Joy is joy and envy is envy. They are not two sides of the same coin. They are completely different currencies with their own economies, traded in different exchanges. Joy buys peace and hope, envy buys strife and despair. The envious do not accept joy as legal tender, and vice versa. They are similar only in this: If you invest with either currency, you will receive an in-kind return on your investment.
The lynchpin of Niequist’s argument is that she believes we over-share our joys and under-share our sorrows online. In fact, she believes it is actually dangerous. In fairness, she does acknowledge envy, but in a backwards way:
But seeing the best possible, often-unrealistic, half-truth version of other peoples’ lives isn’t the only danger of the Internet. Our envy buttons also get pushed because we rarely check Facebook when we’re having our own peak experiences. We check it when we’re bored and when we’re lonely, and it intensifies that boredom and loneliness.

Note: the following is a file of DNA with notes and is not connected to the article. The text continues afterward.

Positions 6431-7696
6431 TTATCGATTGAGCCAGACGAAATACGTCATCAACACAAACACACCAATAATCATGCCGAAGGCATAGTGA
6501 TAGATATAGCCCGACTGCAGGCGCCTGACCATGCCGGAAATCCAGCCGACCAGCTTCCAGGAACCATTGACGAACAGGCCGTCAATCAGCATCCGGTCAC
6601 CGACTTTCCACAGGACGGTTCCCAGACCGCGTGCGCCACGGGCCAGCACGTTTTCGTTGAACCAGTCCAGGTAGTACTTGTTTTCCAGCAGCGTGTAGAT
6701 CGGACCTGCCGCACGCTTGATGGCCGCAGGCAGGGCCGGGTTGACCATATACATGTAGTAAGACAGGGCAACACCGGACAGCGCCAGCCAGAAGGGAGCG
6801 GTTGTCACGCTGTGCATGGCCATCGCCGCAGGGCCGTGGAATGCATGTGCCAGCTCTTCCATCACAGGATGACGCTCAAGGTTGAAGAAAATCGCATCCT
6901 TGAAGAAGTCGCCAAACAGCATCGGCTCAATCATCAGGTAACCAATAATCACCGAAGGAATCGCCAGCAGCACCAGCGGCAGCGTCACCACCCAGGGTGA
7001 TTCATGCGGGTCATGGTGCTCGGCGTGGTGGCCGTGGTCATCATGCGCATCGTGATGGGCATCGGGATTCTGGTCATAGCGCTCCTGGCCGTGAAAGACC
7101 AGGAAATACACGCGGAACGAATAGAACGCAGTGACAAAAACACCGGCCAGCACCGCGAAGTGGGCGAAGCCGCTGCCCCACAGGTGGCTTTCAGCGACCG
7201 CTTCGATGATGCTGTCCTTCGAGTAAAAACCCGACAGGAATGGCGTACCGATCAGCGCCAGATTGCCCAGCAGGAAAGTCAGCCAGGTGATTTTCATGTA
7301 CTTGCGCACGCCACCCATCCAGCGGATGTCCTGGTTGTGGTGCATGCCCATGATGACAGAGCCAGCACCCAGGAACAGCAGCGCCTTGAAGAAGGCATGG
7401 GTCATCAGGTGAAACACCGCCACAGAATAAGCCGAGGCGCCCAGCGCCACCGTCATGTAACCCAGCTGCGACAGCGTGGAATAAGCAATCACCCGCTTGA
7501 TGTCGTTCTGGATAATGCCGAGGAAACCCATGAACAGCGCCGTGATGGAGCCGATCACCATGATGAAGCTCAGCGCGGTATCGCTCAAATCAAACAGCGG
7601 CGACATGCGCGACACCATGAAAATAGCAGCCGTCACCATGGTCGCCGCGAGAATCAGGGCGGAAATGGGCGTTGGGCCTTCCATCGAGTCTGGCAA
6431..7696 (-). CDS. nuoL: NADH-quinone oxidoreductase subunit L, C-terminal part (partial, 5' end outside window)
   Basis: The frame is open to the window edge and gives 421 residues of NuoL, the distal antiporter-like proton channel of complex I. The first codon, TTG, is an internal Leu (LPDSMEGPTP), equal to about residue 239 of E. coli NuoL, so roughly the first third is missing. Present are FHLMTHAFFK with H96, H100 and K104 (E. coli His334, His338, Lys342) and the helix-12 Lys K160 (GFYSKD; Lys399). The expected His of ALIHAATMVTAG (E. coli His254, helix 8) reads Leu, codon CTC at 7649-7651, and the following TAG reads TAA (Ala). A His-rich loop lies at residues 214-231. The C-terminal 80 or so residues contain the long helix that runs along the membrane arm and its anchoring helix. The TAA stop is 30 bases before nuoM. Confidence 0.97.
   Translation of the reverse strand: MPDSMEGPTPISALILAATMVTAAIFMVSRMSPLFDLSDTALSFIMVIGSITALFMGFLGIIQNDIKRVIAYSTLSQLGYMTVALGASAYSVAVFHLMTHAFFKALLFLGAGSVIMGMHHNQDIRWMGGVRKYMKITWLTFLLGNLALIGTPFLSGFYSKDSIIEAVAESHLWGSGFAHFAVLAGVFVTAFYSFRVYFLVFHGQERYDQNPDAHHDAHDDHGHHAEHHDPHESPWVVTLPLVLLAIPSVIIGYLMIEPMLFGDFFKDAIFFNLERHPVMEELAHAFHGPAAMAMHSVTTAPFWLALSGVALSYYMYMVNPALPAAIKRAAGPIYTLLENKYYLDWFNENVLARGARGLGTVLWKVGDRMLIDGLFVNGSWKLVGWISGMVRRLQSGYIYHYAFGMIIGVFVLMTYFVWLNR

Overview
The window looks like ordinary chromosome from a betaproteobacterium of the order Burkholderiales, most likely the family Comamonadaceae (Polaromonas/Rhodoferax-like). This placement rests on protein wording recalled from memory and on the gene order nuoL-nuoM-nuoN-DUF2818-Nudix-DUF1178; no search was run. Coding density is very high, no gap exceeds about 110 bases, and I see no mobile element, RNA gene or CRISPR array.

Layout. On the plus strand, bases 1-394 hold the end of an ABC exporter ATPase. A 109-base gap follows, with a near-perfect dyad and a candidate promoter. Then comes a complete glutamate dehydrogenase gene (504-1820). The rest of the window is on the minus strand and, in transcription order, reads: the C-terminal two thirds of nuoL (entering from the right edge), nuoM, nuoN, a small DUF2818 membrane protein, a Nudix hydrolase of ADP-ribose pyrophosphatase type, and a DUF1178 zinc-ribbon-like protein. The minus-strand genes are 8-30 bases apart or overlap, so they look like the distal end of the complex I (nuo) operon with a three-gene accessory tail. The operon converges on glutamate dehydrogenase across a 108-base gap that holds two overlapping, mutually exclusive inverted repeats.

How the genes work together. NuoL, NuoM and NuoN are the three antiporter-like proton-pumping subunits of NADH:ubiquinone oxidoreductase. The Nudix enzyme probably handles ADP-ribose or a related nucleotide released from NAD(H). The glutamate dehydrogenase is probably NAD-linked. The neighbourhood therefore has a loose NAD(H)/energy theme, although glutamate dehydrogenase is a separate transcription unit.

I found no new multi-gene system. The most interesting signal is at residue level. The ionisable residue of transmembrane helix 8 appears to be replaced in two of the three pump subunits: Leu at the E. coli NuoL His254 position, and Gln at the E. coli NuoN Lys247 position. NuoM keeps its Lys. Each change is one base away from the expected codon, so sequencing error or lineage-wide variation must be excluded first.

Honestly, I don’t even know where to start with this quote. First, people interract with social media all the time and in different ways and circumstances. It’s extremely diverse, and each social media outlet carries its own cultural norms, appeals to its own demographic, and tends to spawn its own kind of content. Yet Niequist makes such simplistic, sweeping generalizations as, “Everyone’s life looks better on the internet than it does in real life” and “it only takes one friend at the Eiffel Tower to make you feel like a loser.” Unfortunately, she’s making my point better than she is hers. How is jealousy an expression of friendship?
Second, the high points in our life are fully true, as are the low points. Neither are half-true or unrealistic. Focusing on one more than another in our Facebook, Twitter and Instagram posts is an editorial choice that people make based on many factors. It’s not simply a matter of fronting a fake life. But sometimes it’s about a very simple admonition of truth:
Finally, brothers and sisters, whatever is true, whatever is noble, whatever is right, whatever is pure, whatever is lovely, whatever is admirable—if anything is excellent or praiseworthy—think about such things.